The effects of a parameterized linear internal wave drag on the semidiurnal barotropic and baroclinic energetics of a realistically forced, three-dimensional global ocean model are analyzed. Although the main purpose of the parameterization is to improve the surface tides, it also influences the internal tides. The relatively coarse resolution of the model of ~8 km only permits the generation and propagation of the first three vertical modes. Hence, this wave drag parameterization represents the energy conversion to and the subsequent breaking of the unresolved high modes. The total tidal energy input and the spatial distribution of the barotropic energy loss agree with the Ocean Topography Experiment (TOPEX)/Poseidon (TPXO) tidal inversion model. The wave drag overestimates the high-mode conversion at ocean ridges as measured against regional high-resolution models. The wave drag also damps the low-mode internal tides as they propagate away from their generation sites. Hence, it can be considered a scattering parameterization, causing more than 50% of the deep-water dissipation of the internal tides. In the near field, most of the baroclinic dissipation is attributed to viscous and numerical dissipation. The far-field decay of the simulated internal tides is in agreement with satellite altimetry and falls within the broad range of Argo-inferred dissipation rates. In the simulation, about 12% of the semidiurnal internal tide energy generated in deep water reaches the continental margins.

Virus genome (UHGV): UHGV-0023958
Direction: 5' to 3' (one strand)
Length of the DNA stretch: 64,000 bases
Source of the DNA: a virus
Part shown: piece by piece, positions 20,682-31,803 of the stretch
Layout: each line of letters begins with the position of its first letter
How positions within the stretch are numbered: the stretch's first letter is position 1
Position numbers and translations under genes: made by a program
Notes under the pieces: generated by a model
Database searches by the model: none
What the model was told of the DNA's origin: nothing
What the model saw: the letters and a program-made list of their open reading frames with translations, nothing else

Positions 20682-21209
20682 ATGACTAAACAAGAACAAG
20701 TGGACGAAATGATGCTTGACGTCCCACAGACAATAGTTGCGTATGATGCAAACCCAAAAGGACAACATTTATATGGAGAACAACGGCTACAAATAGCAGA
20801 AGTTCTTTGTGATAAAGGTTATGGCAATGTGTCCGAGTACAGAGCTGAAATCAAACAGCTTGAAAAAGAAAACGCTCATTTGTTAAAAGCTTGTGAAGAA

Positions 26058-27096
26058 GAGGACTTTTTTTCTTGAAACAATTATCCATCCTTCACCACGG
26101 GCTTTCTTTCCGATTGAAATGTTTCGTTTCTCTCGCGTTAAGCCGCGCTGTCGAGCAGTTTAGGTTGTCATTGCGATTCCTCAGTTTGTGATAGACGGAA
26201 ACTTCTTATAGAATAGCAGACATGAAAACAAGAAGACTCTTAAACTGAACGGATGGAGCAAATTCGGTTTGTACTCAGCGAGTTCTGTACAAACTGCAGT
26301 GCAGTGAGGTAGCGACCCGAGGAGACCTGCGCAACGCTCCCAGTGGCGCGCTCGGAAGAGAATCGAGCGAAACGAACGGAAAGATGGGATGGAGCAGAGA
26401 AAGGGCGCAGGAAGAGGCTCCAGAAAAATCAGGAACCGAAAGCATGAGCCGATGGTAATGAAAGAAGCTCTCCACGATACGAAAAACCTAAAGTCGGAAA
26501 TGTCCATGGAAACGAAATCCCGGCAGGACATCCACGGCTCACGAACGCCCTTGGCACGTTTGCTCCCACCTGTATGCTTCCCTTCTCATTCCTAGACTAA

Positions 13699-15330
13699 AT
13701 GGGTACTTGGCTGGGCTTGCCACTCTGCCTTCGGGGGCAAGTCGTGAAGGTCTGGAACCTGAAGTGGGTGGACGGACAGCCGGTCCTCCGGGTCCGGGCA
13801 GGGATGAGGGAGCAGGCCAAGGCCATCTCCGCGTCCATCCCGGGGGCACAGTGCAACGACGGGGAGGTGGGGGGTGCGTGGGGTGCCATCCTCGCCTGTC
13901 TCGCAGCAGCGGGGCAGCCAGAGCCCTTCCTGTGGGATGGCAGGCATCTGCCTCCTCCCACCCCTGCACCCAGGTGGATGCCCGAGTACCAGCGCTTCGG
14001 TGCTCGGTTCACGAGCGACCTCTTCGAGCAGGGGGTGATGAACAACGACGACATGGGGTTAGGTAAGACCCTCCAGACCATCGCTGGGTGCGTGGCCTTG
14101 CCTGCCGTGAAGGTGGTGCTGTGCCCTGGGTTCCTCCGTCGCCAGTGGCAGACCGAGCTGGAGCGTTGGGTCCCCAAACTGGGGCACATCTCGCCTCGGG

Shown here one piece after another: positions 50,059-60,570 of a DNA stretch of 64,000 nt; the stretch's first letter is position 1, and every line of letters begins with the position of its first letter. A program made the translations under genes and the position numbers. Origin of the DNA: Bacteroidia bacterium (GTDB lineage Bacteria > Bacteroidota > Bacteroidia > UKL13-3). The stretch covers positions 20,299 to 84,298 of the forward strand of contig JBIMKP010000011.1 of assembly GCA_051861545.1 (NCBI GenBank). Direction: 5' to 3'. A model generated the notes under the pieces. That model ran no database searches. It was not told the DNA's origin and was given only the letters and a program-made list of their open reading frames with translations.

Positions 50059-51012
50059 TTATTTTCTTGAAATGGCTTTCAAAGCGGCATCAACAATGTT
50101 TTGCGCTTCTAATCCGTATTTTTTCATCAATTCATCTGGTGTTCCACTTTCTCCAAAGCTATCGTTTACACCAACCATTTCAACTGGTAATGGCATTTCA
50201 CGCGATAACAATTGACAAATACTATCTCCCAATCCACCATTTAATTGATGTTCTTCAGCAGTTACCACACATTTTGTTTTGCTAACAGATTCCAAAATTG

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Amy F. Waterhouse, Samuel M. Kelly, Zhongxiang Zhao, Jennifer A. MacKinnon, Jonathan D. Nash, Harper Simmons, Dmitry Brahznikov, Luc Rainville, Matthew Alford, and Rob Pinkel

Abstract

Low-mode internal tides, a dominant part of the internal wave spectrum, carry energy over large distances, yet the ultimate fate of this energy is unknown. Internal tides in the Tasman Sea are generated at Macquarie Ridge, south of New Zealand, and propagate northwest as a focused beam before impinging on the Tasmanian continental slope. In situ observations from the Tasman Sea capture synoptic measurements of the incident semidiurnal mode-1 internal-tide, which has an observed wavelength of 183 km and surface displacement of approximately 1 cm. Plane-wave fits to in situ and altimetric estimates of surface displacement agree to within a measurement uncertainty of 0.3 cm, which is the same order of magnitude as the nonstationary (not phase locked) mode-1 tide observed over a 40-day mooring deployment. Stationary energy flux, estimated from a plane-wave fit to the in situ observations, is directed toward Tasmania with a magnitude of 3.4 ± 1.4 kW m−1, consistent with a satellite estimate of 3.9 ± 2.2 kW m−1. Approximately 90% of the time-mean energy flux is due to the stationary tide. However, nonstationary velocity and pressure, which are typically 1/4 the amplitude of the stationary components, sometimes lead to instantaneous energy fluxes that are double or half of the stationary energy flux, overwhelming any spring–neap variability. Despite strong winds and intermittent near-inertial currents, the parameterized turbulent-kinetic-energy dissipation rate is small (i.e., 10−10 W kg−1) below the near surface and observations of mode-1 internal tide energy-flux convergence are indistinguishable from zero (i.e., the confidence intervals include zero), indicating little decay of the mode-1 internal tide within the Tasman Sea.

Open access